Over-Writing Vs Under-Writing

(Cross-posted from the WriteClub blog)

In the January 2011 issue of ‘Writing Magazine’ (a mag I would, incidentally, recommend all writers read), Lorraine Mace discusses the fact that writers fall into two categories when it comes to writing first drafts: over-writers and under-writers. The former group end up with a first draft containing too many words; the latter end up with too few.

Over-writers end up having to murder their darlings in re-writes. Like Lorraine Mace, I am an under-writer. My first drafts are rarely more than 50,000 words. I tend to stick to the facts in the early drafts. I don’t worry myself with little things like description in the first draft. Or sub-plot.

So, serial under-writers like me have to spend several drafts fleshing out the story. It’s one reason why I don’t let anyone read my first drafts. If my first draft was a person, it would not only be naked, but have bare bones visible through the flesh – a stark and somewhat scary being really not fit to be seen in public.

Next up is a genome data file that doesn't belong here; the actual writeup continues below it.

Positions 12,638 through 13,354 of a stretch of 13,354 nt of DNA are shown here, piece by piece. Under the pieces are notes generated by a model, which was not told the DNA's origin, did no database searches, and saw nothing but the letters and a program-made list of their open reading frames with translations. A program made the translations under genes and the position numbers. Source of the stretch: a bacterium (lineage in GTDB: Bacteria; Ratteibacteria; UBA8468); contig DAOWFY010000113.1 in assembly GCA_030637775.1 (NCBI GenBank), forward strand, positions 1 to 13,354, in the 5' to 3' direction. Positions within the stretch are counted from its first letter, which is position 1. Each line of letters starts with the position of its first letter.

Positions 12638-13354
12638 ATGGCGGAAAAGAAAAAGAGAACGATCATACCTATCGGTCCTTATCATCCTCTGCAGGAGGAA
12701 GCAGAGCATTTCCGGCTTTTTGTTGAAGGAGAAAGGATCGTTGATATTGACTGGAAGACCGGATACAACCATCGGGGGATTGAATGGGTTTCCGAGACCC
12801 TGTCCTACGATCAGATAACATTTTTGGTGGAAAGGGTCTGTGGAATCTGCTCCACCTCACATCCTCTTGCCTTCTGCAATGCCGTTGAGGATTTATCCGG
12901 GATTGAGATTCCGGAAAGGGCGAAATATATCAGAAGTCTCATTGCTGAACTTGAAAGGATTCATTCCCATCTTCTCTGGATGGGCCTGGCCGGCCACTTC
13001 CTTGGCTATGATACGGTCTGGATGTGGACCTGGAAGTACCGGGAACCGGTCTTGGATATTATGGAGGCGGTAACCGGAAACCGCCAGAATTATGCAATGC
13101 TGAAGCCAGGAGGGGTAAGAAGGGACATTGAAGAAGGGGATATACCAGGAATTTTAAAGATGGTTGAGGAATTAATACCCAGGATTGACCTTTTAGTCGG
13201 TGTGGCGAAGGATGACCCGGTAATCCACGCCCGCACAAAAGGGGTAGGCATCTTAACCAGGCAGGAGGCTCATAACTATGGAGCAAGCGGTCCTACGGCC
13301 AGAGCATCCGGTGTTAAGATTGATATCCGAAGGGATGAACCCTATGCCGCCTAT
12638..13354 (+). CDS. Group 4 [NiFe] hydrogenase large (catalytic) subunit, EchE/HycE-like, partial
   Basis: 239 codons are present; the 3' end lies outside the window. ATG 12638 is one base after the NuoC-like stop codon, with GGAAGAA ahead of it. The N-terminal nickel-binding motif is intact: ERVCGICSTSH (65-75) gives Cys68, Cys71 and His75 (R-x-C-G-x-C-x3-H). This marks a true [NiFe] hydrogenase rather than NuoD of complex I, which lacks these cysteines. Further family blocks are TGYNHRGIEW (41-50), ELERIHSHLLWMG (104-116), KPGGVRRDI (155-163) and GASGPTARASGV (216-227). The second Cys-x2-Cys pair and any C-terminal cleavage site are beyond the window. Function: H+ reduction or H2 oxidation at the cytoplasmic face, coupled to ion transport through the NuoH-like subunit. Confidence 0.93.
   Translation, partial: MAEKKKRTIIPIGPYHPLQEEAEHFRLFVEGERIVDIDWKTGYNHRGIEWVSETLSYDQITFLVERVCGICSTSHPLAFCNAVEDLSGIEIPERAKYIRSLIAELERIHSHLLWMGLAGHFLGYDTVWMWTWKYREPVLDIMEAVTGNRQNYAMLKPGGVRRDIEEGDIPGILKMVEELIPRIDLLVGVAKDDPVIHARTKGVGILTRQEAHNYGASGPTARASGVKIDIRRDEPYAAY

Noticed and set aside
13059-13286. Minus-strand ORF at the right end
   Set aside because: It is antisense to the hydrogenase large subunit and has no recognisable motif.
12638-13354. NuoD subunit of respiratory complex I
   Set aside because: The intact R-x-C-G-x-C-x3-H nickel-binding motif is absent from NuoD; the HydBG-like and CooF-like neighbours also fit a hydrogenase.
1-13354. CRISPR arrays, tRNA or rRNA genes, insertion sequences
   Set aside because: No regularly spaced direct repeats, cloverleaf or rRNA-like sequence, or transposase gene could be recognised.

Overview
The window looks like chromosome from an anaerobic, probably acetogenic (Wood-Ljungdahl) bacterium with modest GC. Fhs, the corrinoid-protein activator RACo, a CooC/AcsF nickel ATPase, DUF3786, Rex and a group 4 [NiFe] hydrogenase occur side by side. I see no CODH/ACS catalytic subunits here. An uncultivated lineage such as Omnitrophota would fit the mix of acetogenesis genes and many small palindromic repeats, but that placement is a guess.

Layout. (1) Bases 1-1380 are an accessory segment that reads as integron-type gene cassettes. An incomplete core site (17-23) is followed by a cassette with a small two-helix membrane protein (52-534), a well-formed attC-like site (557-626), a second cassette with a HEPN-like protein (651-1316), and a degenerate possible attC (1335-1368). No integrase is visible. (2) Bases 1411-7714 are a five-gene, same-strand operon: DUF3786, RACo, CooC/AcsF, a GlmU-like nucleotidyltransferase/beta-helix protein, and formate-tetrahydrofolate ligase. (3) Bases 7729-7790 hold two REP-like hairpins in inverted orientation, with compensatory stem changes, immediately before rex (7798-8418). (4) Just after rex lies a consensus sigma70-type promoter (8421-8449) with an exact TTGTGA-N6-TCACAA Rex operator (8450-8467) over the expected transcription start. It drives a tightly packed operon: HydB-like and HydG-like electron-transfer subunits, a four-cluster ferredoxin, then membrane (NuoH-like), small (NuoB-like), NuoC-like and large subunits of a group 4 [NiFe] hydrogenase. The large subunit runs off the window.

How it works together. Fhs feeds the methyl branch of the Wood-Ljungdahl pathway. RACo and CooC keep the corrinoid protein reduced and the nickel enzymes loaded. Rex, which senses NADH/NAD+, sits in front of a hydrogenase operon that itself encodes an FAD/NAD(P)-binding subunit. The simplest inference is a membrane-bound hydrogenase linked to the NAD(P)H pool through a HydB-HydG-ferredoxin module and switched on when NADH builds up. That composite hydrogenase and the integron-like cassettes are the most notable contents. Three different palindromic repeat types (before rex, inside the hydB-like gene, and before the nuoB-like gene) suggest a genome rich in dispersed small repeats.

Over-writers on the other hand have to go at the manuscript with a sharp object, hacking away all the excess flesh that’s dragging down the plot and making the manuscript unwieldy and unmanageable.

The problem I have with being an under-writer is that when it comes to the second and third drafts, in a desperate attempt to increase the word count, I will sometimes overcompensate by adding too much unnecessary padding (a fact I’m sure my editor can testify). The final draft has to be a careful balance – enough description to add atmosphere and flavour; not so much that the manuscript has become an unwieldy tome.

Thankfully, that’s why first drafts exist. They’re allowed to be rubbish. By the time it gets to the fifth or sixth draft, my WIP will emerge, blinking, into the light, hopefully a halfway presentable manuscript.

So over-writer or under-writer? Which are you?

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1 comment so far

  1. ralfast on

    Underwriter, which can be a pain when it comes to word counts.


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